Diesel News.  There was quite a stir this week, when 4 major cities (outside the United States) announced a ban on diesel vehicles.  They want to prohibit their use in those cities by 2025.  With so many hybrid and plug-in choices entering the market, it makes no sense to depend upon diesel anyway.  It's expensive, barely meets minimum clean requirements, and isn't anywhere near as efficient.  Why bother is a reasonable question to ask... which leads us to GM.  They will be going forward with the rollout of a diesel Cruze.  Why?  With a $24,670 base price for the manual transmission and an additional $2,000 for the automatic, what's the point?  How will potential buyers be enticed?  A hybrid version would offer better efficiency.  A traditional version would cost quite a bit less.  Meanwhile, there's growing interest in Prime coming from VW buyback people.  The uncertain timing & complexity of selling back their TDI to get the a plug-in hybrid is stirring new discussion.  The thought of going back to gas isn't appealing and many were quite against regular hybrids in the past.  We are most definitely in a new chapter of automotive history now.


Climate-Change Deniers.  That's who our president-elect has been seeking for certain key roles in the new administration.  Ugh.  That's not good.  Could you imagine the heard of the EPA being someone who has a history of fighting carbon-reduction efforts?  That's exactly what appears to be happening.  We'll end up seeing investments in dirty industry with non-renewable resources.  How is that a good idea?  You don't create jobs for the future by spending lots of money on technology of the past.  My travel to Europe last year revealed how much more we could be doing with solar & wind.  Not being leaders in that regard is disappointing.  Finding out their likely won't be any effort to improve that situation is really a let down.  Thank goodness Toyota is offering a solution that won't rely on heavy infrastructure improvements... because it certainly looks like those in key power positions here won't be providing any support.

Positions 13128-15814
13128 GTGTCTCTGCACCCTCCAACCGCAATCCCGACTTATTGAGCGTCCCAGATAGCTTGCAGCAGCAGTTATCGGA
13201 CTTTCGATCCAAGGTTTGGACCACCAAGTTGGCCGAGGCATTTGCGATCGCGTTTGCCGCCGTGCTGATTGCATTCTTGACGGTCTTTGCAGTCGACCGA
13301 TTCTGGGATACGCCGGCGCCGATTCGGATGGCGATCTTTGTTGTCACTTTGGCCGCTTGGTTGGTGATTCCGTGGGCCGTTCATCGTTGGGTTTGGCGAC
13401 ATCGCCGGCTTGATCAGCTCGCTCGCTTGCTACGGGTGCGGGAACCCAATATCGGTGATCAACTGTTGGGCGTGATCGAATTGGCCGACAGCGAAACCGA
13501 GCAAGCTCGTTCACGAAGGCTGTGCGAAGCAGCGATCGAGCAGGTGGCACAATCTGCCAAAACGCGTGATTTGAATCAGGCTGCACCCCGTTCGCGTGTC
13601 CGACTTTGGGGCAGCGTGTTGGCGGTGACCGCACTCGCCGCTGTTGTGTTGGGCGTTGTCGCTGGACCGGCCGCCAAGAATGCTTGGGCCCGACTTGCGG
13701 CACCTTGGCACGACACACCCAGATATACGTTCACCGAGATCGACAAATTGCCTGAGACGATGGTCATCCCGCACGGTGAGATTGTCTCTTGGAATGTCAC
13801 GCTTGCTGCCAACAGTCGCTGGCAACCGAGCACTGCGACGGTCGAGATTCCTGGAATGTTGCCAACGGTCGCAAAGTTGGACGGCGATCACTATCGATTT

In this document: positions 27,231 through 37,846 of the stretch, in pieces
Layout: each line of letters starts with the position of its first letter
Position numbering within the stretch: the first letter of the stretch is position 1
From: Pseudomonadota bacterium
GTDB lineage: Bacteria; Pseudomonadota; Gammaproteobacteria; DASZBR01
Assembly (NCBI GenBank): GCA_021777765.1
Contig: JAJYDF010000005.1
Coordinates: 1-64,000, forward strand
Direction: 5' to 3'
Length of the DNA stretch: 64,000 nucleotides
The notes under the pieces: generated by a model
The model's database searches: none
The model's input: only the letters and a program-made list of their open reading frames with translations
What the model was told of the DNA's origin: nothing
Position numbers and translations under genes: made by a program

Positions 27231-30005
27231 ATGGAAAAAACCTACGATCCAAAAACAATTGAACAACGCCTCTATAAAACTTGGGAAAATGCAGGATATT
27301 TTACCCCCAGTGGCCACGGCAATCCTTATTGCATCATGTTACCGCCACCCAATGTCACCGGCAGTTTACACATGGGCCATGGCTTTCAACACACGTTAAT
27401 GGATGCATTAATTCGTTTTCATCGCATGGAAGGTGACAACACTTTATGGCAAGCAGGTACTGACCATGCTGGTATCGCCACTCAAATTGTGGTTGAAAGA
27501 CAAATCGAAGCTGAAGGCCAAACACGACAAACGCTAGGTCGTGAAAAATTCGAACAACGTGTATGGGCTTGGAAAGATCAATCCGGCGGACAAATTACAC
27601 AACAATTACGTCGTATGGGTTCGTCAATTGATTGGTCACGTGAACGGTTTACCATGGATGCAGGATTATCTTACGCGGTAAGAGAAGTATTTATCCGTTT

Pacifica Details.  The official EV rating was released.  It will be more than anticipated: 33 miles.  That's enough of an EV range to really mess up arguments.  With so many arbitrary "it needs as least 30" claims to undermine Prius, this now appears as an endorsement.  However, that's the only strong selling point.  Delivering 32 MPG following depletion is indeed impressive for a minivan, but the $41,995 base price kills that.  It's quite a bump up from the $28,595 base for the traditional model.  Minivans are a difficult market.  Ford & GM abandon it years ago.  All the other automakers, except Chrysler, have only a small showing.  So, this is a great opportunity.  It's still a tough sell.  The interior space is great.  Promoting it as a hybrid is rather odd though.  Rumor is that there will be an unveiling of an EV version in a few weeks though.  That helps to clarify the naming choice.  It's boils down to knowing audience.  Who will they be trying to sell Pacifica to?  How many do they hope to sell?  What else will they sell?

12-07-2016 Prime Test-Drive.  I had great things to say about this: "Saw my first prime today."  It was on a new discussion thread titled: "Prime in the wild".  My excitement of having something to share made that opportunity to good to resist.  Absolutely delighted, I posted:

That wasn't me... though, I was driving a Prime wildly today.  :)

I got a chance to meet with my salesperson and we took the dealer's fleet model out for a spin.

It was a lot of fun.  I took advantage of the full battery-pack.  With the heater on, I hit the nearby highway.  Whoa!  The increase in EV power and the quieter interior sure was nice.  Prime's upgrade over the PHV model will certainly win over a lot of fence-sitters.  Those not interested in Prius sure are in for a surprise from the one with a plug.  The effortless electric-only driving makes the sale simple.